By Helen Sutton, VP Enterprise Northern Europe, DocuSign
I was invited to present the award for DocuSign-sponsored category Security Champion of the Year at the 2019 Women in IT Awards recently. Despite terrible timing (last day of the financial year) I didn’t hesitate. I never do.
I have never needed time to think when it comes to supporting incredible events like this one, that champion women’s accomplishments in IT. Looking back, my avid support of women in business was more of a realisation than a conscious decision. I’m an engineer by background. One of six women in a class of 100 students, it didn’t occur to me to be anything other than bold in pursuit of my goals. Intuitively, that’s always been something I’ve been enthusiastic about passing onto other women.
So, when I stood on stage waiting to present Carly West of The Bank of England with the accolade of Security Champion of the Year, I was filled with pride for her incredible accomplishment in what is arguably one of the most male-dominated areas of IT.
Truthfully, I don’t know why women shy away from IT careers. More than one source suggests that the number of women that occupy IT roles could still be as low as 17%. Nor, do I know why we need to have events like these specifically for women. But I know that today we do. And, I hope that one day it will no longer be necessary to hold women up to prevent their achievements being lost in the noise.
If you have ever attended an awards dinner of any kind, you will know these are noisy affairs. Now imagine what a room of more than 1,000 sounds like when it’s heavily weighted towards a female audience. They say that women use three times as many words as men during the course of a day and sitting among my IT peers I could well believe it. The energy was palpable.
So, when two students from Townley Grammar School took the stage to share their experiences on Amazon’s AWS Get It program, and you could suddenly hear a pin drop, it occurred to me that our youth holds in their hands a tremendous power to influence change. The students articulated with confidence and perfect clarity their experiences in getting hands on with app-building aimed at solving real issues within school life. I’d challenge any female listening to them on the night to feel anything other than immense pride for being part of such an incredible industry. Time and again we see that messages from our younger generations are delivered with emotion and without bias, therefore people want to listen! Which is why, if we wait until our youth are already in the workforce to on-board them as ambassadors for equality, we are leaving it far too late.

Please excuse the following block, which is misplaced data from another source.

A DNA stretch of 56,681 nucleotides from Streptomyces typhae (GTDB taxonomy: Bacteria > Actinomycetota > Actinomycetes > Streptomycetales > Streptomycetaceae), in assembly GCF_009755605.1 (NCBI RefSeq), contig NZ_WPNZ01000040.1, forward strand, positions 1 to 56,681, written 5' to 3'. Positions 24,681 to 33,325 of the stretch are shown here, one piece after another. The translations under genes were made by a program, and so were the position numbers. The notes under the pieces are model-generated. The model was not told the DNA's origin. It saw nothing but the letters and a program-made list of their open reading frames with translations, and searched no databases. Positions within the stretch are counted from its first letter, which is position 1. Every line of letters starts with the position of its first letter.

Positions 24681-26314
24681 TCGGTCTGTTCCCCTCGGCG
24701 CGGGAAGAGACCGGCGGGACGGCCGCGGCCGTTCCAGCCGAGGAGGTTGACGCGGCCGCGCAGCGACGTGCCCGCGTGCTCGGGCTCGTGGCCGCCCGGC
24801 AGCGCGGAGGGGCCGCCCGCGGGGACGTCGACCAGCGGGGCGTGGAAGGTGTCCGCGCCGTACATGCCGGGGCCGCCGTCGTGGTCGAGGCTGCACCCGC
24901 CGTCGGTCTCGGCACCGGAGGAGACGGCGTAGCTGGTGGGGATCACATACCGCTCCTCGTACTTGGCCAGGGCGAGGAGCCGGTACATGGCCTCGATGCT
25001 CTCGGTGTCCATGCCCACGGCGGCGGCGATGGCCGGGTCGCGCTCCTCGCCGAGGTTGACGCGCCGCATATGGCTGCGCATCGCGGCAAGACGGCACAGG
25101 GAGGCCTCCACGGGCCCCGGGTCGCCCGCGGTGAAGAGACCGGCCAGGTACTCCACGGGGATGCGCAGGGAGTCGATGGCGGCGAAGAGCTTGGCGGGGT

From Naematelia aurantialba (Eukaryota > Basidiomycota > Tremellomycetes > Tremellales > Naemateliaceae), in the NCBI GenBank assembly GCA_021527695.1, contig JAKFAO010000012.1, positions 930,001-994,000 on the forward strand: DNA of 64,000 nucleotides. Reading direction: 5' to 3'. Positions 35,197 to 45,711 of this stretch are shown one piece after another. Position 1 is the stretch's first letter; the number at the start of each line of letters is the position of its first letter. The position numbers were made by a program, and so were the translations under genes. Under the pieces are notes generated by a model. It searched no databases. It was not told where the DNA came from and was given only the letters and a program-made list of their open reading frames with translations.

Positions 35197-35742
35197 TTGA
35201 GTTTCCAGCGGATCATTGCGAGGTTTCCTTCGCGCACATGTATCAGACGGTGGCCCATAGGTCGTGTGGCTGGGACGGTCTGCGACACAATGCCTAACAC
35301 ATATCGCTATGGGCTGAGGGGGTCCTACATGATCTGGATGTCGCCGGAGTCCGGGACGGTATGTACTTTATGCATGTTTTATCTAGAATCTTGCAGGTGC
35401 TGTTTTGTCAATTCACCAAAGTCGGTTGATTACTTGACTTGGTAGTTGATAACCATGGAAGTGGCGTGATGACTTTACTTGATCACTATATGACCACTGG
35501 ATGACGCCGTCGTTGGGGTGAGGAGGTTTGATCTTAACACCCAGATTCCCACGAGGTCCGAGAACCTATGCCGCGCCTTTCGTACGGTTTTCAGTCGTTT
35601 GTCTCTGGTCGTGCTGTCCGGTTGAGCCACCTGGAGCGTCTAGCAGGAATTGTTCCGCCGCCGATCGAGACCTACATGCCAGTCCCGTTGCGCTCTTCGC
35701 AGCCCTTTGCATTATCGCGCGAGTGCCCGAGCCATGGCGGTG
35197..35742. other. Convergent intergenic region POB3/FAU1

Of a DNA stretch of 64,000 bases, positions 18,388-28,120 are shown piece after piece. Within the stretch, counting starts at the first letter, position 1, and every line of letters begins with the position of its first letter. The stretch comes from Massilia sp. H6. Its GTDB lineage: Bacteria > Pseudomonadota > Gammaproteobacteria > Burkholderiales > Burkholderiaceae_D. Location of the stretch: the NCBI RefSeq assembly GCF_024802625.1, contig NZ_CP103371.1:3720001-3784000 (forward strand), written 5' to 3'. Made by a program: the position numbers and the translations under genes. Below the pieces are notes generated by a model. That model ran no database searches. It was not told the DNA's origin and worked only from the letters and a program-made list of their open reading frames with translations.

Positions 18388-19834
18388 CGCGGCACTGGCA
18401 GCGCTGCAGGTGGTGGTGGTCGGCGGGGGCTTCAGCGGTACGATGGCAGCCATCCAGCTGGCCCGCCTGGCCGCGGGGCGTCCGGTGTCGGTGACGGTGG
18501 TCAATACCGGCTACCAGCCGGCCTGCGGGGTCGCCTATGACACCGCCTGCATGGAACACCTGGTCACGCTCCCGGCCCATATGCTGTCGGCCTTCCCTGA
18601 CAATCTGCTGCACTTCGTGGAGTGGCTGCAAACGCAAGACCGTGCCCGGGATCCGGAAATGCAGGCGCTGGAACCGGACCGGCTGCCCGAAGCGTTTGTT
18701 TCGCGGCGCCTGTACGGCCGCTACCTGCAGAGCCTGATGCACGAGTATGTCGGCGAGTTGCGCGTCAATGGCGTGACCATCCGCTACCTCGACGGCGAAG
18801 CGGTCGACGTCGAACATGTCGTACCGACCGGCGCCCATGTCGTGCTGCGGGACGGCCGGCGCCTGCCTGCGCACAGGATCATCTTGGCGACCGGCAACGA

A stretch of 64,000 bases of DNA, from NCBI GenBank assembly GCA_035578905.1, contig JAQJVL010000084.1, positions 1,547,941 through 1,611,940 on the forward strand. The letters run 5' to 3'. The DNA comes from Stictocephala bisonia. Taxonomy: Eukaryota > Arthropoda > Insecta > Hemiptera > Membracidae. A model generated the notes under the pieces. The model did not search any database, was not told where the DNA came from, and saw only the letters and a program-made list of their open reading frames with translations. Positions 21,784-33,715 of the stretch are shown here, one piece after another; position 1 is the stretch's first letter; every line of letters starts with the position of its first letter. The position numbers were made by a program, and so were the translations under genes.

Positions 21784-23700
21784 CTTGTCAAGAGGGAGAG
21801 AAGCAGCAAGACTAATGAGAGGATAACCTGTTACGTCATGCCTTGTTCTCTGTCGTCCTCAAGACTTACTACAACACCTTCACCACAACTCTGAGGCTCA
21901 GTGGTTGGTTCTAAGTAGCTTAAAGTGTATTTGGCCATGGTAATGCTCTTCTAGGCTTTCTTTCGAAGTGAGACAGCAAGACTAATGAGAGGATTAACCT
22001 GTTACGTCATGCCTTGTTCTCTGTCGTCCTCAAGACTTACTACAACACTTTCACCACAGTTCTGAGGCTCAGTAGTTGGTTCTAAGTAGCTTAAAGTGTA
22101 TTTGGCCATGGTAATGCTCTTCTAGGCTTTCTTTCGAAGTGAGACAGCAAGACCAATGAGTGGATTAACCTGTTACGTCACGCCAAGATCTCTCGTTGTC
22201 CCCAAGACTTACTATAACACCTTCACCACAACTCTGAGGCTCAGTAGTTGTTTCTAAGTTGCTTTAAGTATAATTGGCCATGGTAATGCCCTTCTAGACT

Instead we should be encouraging young women to be bold every day. We should be checking our behavior in our daily interactions with them, making sure we are not unintentionally perpetuating stereotypes.
When I talk with my daughter about her dreams I am mindful to ensure I’m not imposing any ‘parent’ barriers that don’t exist for a child. (A 10-year-old girl won’t give a second thought to becoming a firefighter when she grows up).
That was my major takeaway from the evening. That bold is a mindset we can pass on through all of our daily interactions.
I’m grateful that organisations like Women in IT exist to provide incredible opportunities, like the Women in IT Awards ,for us to recognise our female pioneers. I’m equally grateful to work for a forward-thinking company that places top priority on the efforts of its D&I council and takes its role in driving equal opportunity seriously.
But, I’m also a passionate believer in personal accountability. It’s not enough to attend an annual event or establish a corporate quota.
For me, this is an everyday effort – and it does require mindfulness to overcome the unconscious biases we have built up over years when it comes to women in the IT workplace. When I have a role to fill in my organisation it’s up to me and nobody else to ensure there’s diversity in my candidate pipeline. While some candidates may come to me, I might well have to go looking for others. But, they should still all be there because the best person for the job can only result from a diverse pool.
When we treat gender diversity as a behavior instead of a cause, it’s easy to imagine a future filled with the likes of Carly West. And, the IT industry will be much stronger for it.